Academic journal article Cartography and Geographic Information Science

The Impact of User Expertise on Geographic Risk Assessment under Uncertain Conditions

Academic journal article Cartography and Geographic Information Science

The Impact of User Expertise on Geographic Risk Assessment under Uncertain Conditions

Article excerpt


This research speaks to two current trends within GIScience. One is demonstrated in the recent advances in geospatial technologies, particularly web-based applications and location-based services, which have improved the availability, affordability, and pervasiveness of geographic information. Such developments have empowered the general public with access to geographic information and with tools for representing and visualizing this information--once available only to professionals and domain experts (Rod et al. 2001; Couclelis 2003; Wood 2003). As this trend continues to mature, it can be expected that the general public will become increasingly active in acquiring and utilizing geographic information to support risk assessment and decision making. A second trend is the growing consensus among GIScientists that uncertainty is inherent in all geospatial datasets and "not just a flaw to be excised" (Couclelis 2003, p. 166). Efforts concerning uncertainty are no longer focused solely on reduction or elimination of uncertainties; rather, they are investigating the nature of uncertainty throughout the analytical process, the forms in which it may be present in geospatial data and geographic information, and the ways in which cartographic representations and visualizations of uncertain information can be made both useful and usable for end users (Deitrick and Edsall 2008).

The overlap of these two trends in GIScience presents the potentially disastrous situation of an untrained, inexperienced novice using representations and visualizations of geographic information in support of risk assessment and decision making, each holding real-world consequences, without fully understanding the inherent uncertainty in the view. Further complicating this matter, the widespread availability of numerous data sources of the same geographic phenomenon produces a common condition of uncertainty due to lack of data agreement. While much work has been conducted to understand how uncertainty influences processes such as information assembly, risk assessment, and decision making, only a limited subset of these studies have taken into consideration the expertise level of the participant completing the task (e.g., Evans 1997; Kobus et al. 2001; Aerts et al. 2003; Hope and Hunter 2007). This research examines the differences between experts and novices in:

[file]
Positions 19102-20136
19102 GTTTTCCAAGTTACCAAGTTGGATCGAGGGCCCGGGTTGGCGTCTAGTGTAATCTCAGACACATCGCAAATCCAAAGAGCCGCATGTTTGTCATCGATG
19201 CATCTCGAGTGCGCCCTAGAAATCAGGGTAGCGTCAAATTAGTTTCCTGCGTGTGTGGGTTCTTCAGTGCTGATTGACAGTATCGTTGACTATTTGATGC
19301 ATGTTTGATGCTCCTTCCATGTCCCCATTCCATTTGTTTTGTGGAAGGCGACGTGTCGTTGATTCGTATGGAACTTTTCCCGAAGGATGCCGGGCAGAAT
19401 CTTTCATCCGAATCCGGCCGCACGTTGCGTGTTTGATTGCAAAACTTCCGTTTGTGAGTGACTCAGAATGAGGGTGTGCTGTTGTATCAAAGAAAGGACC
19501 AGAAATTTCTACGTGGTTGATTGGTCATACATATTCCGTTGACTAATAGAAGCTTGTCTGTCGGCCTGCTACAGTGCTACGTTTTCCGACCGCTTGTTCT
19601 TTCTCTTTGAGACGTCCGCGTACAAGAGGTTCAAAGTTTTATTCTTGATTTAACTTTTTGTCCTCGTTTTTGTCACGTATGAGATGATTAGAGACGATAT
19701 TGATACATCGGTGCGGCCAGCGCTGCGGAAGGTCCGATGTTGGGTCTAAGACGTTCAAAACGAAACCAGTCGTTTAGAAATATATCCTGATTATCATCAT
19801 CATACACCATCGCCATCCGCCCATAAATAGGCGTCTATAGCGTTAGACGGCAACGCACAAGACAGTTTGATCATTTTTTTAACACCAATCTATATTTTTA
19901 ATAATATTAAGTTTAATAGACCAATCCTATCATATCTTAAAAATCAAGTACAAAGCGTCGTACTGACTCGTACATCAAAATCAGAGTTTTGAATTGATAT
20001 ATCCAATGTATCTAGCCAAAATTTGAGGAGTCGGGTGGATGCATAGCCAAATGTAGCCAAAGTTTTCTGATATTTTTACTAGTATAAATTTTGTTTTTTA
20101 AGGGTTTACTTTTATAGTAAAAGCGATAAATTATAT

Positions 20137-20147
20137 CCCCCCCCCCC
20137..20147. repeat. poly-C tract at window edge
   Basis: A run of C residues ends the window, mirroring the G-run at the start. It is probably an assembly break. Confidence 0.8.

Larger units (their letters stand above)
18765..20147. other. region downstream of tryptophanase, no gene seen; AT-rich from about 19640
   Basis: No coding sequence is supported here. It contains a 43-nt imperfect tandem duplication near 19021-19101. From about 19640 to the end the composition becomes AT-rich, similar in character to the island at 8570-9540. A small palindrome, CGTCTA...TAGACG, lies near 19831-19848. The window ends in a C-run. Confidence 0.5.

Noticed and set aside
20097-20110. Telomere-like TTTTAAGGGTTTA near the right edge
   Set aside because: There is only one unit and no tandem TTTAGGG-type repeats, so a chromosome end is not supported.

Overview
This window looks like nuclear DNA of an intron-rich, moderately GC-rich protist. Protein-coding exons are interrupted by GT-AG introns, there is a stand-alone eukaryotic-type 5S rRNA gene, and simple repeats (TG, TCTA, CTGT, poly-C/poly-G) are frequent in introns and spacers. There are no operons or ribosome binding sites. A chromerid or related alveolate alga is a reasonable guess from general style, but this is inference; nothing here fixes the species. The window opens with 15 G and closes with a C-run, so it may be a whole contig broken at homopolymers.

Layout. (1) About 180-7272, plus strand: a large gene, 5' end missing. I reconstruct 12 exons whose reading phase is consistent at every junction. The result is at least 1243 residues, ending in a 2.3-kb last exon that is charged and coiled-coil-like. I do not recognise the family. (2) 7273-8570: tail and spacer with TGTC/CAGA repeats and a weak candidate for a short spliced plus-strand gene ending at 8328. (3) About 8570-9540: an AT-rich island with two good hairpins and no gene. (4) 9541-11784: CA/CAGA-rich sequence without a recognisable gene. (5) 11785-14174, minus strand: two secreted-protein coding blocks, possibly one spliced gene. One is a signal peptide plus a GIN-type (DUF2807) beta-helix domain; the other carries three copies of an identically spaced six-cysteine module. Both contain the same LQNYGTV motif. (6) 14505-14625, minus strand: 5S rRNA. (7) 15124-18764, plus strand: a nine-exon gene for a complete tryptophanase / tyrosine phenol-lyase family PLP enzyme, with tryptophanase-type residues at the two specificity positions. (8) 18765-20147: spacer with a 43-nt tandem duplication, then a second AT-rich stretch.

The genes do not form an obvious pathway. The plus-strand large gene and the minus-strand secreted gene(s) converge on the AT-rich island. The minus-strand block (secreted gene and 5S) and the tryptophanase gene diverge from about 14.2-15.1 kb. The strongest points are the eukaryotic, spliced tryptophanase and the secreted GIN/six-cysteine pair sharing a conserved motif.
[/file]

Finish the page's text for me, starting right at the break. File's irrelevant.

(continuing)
* Geographic risk assessments completed under uncertain conditions;

* Perceived assessment difficulty under uncertain conditions; and

* Assessment confidence under uncertain conditions.

The paper is divided into six sections, with five more sections following this opening introduction. The next section summarizes several important studies investigating the impact of expertise on risk assessment under uncertain conditions. The case study domain of floodplain mapping is introduced in the third section and the map-based online survey methodology is described in the fourth section. The results of the survey are reported and discussed in the fifth section, and closing remarks are offered in the final section.

Literature Review

Uncertainty is present in all geographic information, and, therefore, in maps displaying this information because of the inability to perfectly reconcile representations of the landscape with the actual reality of the landscape. This research defines uncertainty as "a measure of the user's understanding of the difference between the contents of a dataset and the real [geographic] phenomena that the data are believed to represent" (after Longley et al. 2005, p. 128). The often conflated terms ambiguity, error, quality, and reliability are assumed to be part of (although not synonymous with) this larger definition of uncertainty but are not addressed in further detail by this research. Defining uncertainty in this manner is perhaps controversial, as the user of the map plays an important role in its degree of certainty, suggesting that the certainty of the map is in part reliant upon external factors. …

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